Conductor Stranding: Solid vs. Stranded Conductors

Solid vs. Stranded Conductors in British SWG

Solid Conductor

Solid conductors, as the name suggests, consist of a single, solid strand of metal. They are typically used in smaller cables (usually below 6 SWG) and are known for their mechanical toughness and low cost. Additionally, solid conductors are easier to terminate compared to stranded conductors. However, their major disadvantage lies in their lack of flexibility.

Stranded Conductor

Stranded conductors, on the other hand, are composed of multiple metal strands twisted together. They offer significantly more flexibility than solid conductors, making them ideal for applications that require movement or flexing. The higher the number of strands, the greater the flexibility of the conductor. While stranding can increase the cost of the cable, it is essential for applications where flexibility is crucial.

Types of Stranding

When selecting a stranded conductor, it is important to consider the type of stranding used. The most common types include:


Strands are gathered together without any specific arrangement, resulting in the most cost-effective and flexible type of stranding.


Strands are arranged in a circular pattern, with each layer alternating direction and increasing in lay length. This type of stranding provides good mechanical strength and crush resistance.


Strands are arranged in a circular pattern, with all layers twisted in the same direction and sharing the same lay length. Unilay stranding is lightweight and allows for a smaller cable diameter.

Rope Lay:

Strands are arranged into cabled groups, typically consisting of 7, 13, 19, or 27 strands. This type of stranding offers the highest level of flexibility and is commonly found in larger cables (10 SWG and above).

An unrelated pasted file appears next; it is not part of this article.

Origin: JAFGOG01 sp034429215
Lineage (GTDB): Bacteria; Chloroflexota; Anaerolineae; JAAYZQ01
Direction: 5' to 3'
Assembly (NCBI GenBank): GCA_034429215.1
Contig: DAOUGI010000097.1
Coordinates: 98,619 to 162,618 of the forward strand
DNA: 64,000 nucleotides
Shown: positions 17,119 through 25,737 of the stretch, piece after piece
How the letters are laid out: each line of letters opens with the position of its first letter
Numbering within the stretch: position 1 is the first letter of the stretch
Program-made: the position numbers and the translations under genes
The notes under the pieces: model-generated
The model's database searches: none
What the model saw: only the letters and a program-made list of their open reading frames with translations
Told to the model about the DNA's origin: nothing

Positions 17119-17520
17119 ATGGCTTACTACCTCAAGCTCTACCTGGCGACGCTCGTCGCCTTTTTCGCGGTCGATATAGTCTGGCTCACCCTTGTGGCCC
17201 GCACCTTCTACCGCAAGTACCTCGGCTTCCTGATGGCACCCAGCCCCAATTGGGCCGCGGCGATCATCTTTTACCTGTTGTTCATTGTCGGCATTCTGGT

Bunched, unilay, and concentric are the most widely used types of stranding in British SWG cables. It is important to consult spec sheets and relevant standards for specific stranding regulations.

4 thoughts on “Conductor Stranding: Solid vs. Stranded Conductors”

  • Maria Rodriguez

    Another suggestion would be to include a section on the testing methods used to evaluate the properties of solid and stranded conductors. This would provide readers with a better understanding of how the performance of these conductors is measured and verified.

  • David Johnson

    Overall, this article is a valuable resource for anyone working with electrical wire and cable. It provides essential information on the selection and use of solid and stranded conductors, ensuring accurate and safe electrical installations.

    • Emily Davis

      One suggestion for improvement would be to include a table summarizing the key properties of solid and stranded conductors, such as their flexibility, strength, and cost. This would allow readers to quickly compare and contrast the two types of conductors.

  • Alex Walker

    This article provides a clear and concise explanation of the differences between solid and stranded conductors in British SWG. The inclusion of information on the types of stranding and their applications is particularly useful.


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